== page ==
Why has a Chinese ship, docking in Sri Lanka, raised concerns in India and the United States?
And is it really here for “replenishment” as the Foreign Ministry claims it is?
Shi Yan 6, a Chinese “scientific research vessel” docked in Colombo on Wednesday, as confirmed by the Foreign Ministry.
Since an announcement in August that the ship would be docking in Sri Lanka, meant to snoop on Indian military assets based in the Andaman and Nicobar islands.
Meanwhile, the United States’ Under Secretary Victoria Nuland is reported to have expressed her country’s apprehensions, when she met Sri Lanka’s Foreign Minister Ali Sabry on the sidelines of the UN General Assembly.
The ship docked in Colombo, with Sri Lanka’s Foreign Ministry appearing to quell those concerns stating that the ship would be allowed to dock only for replenishments Until the 28th, and not for any research purposes.
So why is this still a problem?
Statements by the National Aquatic Resources Research and Development Agency, or NARA for short, appear to contradict the stance of the foreign ministry.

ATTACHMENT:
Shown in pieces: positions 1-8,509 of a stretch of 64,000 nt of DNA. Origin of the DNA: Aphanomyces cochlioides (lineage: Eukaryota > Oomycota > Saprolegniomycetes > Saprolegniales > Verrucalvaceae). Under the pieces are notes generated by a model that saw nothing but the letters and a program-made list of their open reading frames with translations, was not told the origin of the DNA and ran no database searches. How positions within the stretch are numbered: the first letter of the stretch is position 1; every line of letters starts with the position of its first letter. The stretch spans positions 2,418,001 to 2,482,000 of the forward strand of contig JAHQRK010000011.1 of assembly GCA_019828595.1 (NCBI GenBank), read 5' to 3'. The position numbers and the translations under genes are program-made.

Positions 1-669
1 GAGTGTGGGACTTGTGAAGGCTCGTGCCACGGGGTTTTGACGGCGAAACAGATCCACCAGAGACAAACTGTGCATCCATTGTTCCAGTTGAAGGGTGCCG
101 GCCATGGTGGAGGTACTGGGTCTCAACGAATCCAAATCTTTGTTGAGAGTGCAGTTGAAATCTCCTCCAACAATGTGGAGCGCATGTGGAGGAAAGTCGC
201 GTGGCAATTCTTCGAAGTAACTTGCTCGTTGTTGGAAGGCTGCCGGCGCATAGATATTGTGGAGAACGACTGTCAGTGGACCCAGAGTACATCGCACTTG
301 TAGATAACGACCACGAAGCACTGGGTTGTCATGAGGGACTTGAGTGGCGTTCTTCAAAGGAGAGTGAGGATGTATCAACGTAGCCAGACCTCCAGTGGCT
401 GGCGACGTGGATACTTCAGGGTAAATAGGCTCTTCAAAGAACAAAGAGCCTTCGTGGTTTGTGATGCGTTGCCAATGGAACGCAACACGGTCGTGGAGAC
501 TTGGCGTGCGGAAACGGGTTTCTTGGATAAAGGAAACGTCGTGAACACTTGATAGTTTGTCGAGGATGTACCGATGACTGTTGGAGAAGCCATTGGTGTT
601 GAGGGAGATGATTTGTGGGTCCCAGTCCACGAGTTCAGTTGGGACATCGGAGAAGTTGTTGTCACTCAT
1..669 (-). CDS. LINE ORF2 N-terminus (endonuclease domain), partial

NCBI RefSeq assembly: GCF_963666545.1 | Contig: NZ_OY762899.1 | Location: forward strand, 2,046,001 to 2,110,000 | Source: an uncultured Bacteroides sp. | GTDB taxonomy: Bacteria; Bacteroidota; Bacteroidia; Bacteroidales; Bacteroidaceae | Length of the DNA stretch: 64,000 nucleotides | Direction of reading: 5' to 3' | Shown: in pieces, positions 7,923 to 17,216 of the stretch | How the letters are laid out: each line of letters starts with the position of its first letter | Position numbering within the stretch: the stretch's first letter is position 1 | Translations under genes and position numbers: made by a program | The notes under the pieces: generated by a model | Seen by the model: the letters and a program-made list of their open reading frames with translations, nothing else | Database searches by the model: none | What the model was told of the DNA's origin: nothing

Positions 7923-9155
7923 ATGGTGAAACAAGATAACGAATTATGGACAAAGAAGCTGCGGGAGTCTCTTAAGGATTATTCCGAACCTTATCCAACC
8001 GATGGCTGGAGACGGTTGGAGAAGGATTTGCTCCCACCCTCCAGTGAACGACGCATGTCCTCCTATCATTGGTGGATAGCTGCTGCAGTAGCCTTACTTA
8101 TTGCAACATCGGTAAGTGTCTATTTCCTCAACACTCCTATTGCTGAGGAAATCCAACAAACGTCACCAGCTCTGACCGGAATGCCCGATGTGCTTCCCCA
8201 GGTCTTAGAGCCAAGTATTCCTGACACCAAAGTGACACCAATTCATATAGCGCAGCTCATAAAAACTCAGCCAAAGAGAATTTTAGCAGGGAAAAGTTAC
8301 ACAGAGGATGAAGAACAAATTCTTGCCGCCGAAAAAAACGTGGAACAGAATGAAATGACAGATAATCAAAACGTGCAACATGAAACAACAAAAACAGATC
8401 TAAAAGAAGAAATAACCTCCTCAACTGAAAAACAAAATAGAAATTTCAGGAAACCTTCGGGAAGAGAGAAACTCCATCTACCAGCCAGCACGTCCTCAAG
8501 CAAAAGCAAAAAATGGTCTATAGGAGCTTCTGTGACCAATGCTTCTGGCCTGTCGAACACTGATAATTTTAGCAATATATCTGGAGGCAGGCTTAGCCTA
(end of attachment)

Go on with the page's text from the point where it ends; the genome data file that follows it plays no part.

A senior NARA official told the Daily Mirror on Wednesday that the ship could yet engage in research, even if it's not the kind that causes security concerns.
The official said the agency “awaits collaborative research with the Chinese vessel, subject to the approval of the Foreign Ministry, with a focus on the water column of the Indian Ocean."
This research, the official reiterated, would not include research activity at sea bottom, due security sensitivity.
The official was also quoted as saying: “The Indian Ocean is the least researched ocean in the world. We are hoping to do collaborative research. It means our scientists will be aboard the vessel. We are not allowing anyone to gather data and leave. We will keep data findings,” he said.
Will NARA researchers wave a magic wand to ensure members of the Chinese crew forget what data they gather as part of this collaboration? And will they be able to ensure no other research is done?
That's anyone's guess.
Sri Lanka had initially agreed to allow the ship to dock this month, but in the face of concerns from India and the US, had asked China to defer the visit until November.
But with the ship having already left China weeks before Sri Lanka gave its clearance, it went ahead and docked in Colombo on Wednesday.
And while, on the face of it, there appears nothing untoward about a foreign ship requesting to call on a Sri Lankan port, should the frequency of China's ships docking in the country be a cause for concern?
In the last six years, there have been almost 20 visits from Chinese ships to Sri Lankan ports, in some cases with little or no public knowledge.
Should the people of the country not be made more aware of the nature of these visits and the scope of data being gathered?
Or are the government more concerned about maintaining the delicate diplomatic situation it is in, appeasing the requests made by different countries and being pulled from side to side by their agendas as a result?